The Radiant Life:

Thoughts on the Enduring Significance of Charlotte's Web

by Jonathan Young, L.A. Daily News Op-Ed Guest Colum 1.2.07

In a lifetime, there are a few stories that light up the imagination so vividly they change how we see the world. Such a tale is Charlotte's Web. Fern, a good-hearted farm-girl rescues a pig from her father's axe. The pig would have died simply because he was a runt. Right off, the story is really about our own experiences. We have all felt like runts at some time. We are each, like Wilbur, discovering that life is a risky proposition.

From his first days, Wilbur is protected by his substitute mother. Fern bottle feeds him and wheels him around in a pram. This is the innocence of early childhood, the universal Garden of Eden. It is lovely, but cannot last. Once Wilbur grows too big to be a pet, he moves to Uncle Homer's farm. The Zuckerman barn is an unwelcoming community of various animals. This move could represent our introduction to social life. Things do not go well. Wilbur is terribly lonely.

The one creature in the barn welcoming the newcomer is Charlotte, the spider. Wilbur has been complimentary to everyone. He seems delighted in the smallest things. Still, only Charlotte sees his fine qualities. Then again, Wilbur is the only one who thinks Charlotte is beautiful. This mutual appreciation is absolutely genuine. The others have simply not made the effort to see past the surface.

only charlotte sees his fine qualities

When Wilbur learns that he will be sentenced to the smoke house before winter, Charlotte promises to literally save his bacon. The bond is formed. The word used in the story is friend, but Charlotte is really more of a mentor to Wilbur.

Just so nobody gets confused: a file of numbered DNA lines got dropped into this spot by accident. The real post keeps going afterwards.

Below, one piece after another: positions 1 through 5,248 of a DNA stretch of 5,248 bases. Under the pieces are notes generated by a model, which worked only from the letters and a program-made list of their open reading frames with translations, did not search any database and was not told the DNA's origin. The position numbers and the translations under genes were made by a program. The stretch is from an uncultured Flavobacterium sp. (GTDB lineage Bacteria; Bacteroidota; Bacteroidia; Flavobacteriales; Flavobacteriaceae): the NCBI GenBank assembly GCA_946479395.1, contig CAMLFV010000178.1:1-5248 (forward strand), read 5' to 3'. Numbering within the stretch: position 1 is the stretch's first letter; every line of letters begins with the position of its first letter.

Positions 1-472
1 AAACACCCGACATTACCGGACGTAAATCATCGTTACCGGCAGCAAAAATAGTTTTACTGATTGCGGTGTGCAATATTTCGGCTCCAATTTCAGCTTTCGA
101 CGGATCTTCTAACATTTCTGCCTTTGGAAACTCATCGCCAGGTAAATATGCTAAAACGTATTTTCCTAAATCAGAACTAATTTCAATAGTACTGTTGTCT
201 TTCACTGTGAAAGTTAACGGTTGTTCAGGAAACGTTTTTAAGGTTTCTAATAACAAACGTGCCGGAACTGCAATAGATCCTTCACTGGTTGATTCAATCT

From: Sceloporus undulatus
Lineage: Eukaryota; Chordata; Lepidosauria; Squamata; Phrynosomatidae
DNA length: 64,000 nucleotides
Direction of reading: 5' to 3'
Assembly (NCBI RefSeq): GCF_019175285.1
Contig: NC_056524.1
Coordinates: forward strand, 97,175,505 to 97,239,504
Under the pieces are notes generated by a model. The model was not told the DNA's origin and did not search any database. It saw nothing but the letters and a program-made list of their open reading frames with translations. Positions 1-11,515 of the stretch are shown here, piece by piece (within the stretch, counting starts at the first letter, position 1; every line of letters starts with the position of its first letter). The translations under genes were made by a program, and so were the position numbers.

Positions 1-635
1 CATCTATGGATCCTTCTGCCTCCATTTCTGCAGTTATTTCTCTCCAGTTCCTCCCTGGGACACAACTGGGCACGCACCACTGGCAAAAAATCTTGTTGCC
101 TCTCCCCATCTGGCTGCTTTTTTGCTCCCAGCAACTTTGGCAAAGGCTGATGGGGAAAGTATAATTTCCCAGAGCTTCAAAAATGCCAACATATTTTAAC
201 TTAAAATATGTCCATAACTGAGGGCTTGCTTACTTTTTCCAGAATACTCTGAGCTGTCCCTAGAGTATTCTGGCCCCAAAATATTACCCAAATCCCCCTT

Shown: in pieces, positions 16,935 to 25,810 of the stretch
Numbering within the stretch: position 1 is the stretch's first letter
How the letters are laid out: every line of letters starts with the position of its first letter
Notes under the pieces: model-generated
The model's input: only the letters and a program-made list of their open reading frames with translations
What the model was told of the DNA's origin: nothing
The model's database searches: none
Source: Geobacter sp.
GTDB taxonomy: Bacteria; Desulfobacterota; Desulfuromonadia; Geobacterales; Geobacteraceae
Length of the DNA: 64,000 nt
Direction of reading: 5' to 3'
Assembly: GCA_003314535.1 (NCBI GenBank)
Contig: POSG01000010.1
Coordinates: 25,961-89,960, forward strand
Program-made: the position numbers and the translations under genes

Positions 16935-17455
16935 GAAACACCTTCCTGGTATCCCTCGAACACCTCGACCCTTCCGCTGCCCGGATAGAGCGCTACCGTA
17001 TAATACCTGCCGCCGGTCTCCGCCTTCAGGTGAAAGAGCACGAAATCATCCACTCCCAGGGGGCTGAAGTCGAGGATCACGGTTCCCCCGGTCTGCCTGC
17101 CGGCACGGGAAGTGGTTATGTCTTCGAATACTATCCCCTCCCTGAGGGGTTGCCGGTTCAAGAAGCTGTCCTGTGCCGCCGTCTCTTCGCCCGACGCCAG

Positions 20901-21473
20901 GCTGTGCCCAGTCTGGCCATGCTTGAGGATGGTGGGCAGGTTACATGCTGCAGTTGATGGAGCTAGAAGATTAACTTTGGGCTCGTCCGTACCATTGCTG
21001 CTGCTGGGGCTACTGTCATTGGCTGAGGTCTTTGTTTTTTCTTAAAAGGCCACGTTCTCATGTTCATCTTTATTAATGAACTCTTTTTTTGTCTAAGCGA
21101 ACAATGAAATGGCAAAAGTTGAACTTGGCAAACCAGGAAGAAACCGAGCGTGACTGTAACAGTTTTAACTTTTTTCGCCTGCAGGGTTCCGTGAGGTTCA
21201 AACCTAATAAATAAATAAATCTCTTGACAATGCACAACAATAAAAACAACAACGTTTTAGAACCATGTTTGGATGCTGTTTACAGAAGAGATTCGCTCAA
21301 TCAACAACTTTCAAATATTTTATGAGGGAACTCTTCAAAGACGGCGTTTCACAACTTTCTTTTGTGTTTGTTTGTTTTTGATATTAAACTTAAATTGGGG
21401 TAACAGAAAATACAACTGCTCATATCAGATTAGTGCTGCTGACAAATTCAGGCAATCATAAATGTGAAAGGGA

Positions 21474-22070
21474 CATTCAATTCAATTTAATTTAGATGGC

Essentially, a mentor is someone who knows more and is willing to share the knowledge. The spider has a larger perspective that helps in the hour of darkness. "Should I worry?" asks Wilbur. "Of course not," Charlotte replies, "what good would that do?" When we are caught up in troubles, a mentor can help by giving us new ways of seeing.

Charlotte's Web takes an unflinching look at hard parts of life. Charlotte serenely faces the worst, "We're born, we live a little, and we die." She manages to calm Wilbur in the face of looming slaughter. Coping with our fear of death is a challenge. It takes courage not to be immobilized by awareness of our mortality.

Charlotte intends to use the web to communicate in a story set well before the internet. This articulate webmistress is a spin doctor who will use the power of public relations to shape Wilbur's image. She brings a calm wisdom into an anxious situation, bolstering his self-image by spelling out his best aspects.

The other animals don't think much of Wilber at first. He is something of a lost soul when he arrives. Only gradually do they perceive his charm and enthusiasm. By the time the spider spins her words, everyone in the barn is rooting for Wilbur. Gradually, he becomes known far and wide through her artistic wordsmithing.

Identity is formed in relationships.

The story reminds us that identity is formed in relationships. Wilbur doesn't know he is Some Pig until Charlotte tells him. Still, this is not a story about a victim who does nothing to save himself. To see Wilbur as passive would be missing his subtle gifts. Wilbur is consistently caring and engaging. These are not small contributions to the social fabric. He affirmed every member of the barn community. He formed a bond with Charlotte because he saw her beauty. He is the most accepting and positive member of the barn gang. He brought a lovely soulful dimension into that place.